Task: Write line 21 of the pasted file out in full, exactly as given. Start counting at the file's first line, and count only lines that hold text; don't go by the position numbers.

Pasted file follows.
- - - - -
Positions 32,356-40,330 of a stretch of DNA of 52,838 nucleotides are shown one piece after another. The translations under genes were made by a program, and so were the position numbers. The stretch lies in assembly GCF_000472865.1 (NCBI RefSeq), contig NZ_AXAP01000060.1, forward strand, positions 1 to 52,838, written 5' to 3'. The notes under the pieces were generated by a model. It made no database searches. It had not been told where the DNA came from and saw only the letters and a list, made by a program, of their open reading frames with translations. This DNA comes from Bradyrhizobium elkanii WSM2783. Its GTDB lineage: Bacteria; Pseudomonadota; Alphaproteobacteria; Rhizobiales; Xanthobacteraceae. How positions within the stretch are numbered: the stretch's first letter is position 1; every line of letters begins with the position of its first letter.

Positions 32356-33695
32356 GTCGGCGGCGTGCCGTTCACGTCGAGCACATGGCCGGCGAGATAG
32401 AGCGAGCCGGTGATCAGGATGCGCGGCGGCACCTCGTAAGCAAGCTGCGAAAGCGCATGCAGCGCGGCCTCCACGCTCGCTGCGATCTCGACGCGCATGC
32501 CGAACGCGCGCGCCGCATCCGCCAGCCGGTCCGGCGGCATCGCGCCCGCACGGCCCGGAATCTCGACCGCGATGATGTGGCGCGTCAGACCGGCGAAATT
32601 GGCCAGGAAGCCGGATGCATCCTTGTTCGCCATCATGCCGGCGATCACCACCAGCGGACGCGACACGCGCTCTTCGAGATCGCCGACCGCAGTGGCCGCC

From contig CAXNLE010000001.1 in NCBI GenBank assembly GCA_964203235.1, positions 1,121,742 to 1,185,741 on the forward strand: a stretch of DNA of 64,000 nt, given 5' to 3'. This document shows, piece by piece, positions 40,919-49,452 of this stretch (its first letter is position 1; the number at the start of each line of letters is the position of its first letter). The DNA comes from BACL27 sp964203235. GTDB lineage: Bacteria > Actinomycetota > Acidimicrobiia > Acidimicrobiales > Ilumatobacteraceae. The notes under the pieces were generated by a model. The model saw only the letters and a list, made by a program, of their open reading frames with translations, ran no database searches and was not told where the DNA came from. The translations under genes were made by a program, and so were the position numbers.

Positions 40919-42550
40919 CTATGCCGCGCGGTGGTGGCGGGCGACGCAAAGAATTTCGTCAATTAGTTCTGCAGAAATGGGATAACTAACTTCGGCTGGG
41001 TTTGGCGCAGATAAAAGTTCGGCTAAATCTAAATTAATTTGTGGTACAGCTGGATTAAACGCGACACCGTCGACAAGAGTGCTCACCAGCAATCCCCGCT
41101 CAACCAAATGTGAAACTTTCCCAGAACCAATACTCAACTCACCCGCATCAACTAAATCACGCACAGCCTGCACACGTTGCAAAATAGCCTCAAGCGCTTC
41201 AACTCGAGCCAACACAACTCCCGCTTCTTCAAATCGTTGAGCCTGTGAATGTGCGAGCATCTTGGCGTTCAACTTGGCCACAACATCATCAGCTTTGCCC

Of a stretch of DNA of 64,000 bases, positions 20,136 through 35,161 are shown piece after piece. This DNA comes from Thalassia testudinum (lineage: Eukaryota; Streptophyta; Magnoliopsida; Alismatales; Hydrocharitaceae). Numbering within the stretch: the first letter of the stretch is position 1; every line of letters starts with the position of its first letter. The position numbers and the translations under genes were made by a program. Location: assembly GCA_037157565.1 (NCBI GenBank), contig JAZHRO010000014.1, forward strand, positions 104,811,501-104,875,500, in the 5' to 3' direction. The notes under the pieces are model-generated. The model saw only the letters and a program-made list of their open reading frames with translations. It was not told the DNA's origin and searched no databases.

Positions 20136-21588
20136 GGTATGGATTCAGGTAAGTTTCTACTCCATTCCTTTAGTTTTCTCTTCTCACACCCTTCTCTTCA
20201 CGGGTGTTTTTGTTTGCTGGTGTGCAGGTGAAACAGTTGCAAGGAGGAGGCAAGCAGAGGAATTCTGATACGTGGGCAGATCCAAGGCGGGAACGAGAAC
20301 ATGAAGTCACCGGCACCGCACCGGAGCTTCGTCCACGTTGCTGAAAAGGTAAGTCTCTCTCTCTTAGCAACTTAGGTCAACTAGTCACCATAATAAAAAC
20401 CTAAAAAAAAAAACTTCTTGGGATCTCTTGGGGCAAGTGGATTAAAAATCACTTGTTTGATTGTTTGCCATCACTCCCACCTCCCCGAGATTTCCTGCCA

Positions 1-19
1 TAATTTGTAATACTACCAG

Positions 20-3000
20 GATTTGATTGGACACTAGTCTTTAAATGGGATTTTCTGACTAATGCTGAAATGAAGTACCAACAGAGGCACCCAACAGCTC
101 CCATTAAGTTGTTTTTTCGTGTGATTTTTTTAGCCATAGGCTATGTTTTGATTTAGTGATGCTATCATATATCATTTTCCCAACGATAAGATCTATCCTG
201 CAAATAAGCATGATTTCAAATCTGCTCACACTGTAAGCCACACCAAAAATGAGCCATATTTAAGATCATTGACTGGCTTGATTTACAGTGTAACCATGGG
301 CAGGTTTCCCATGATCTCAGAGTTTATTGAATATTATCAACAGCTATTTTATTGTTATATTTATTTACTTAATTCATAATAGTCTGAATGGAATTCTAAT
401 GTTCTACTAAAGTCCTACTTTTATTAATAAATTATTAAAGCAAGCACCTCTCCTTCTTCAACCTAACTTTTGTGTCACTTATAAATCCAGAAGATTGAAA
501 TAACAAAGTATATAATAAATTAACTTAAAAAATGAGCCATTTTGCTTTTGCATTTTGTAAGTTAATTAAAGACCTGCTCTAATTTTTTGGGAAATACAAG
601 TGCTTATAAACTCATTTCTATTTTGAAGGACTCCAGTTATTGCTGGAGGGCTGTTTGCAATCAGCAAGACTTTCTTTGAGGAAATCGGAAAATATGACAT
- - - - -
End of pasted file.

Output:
Positions 20-3000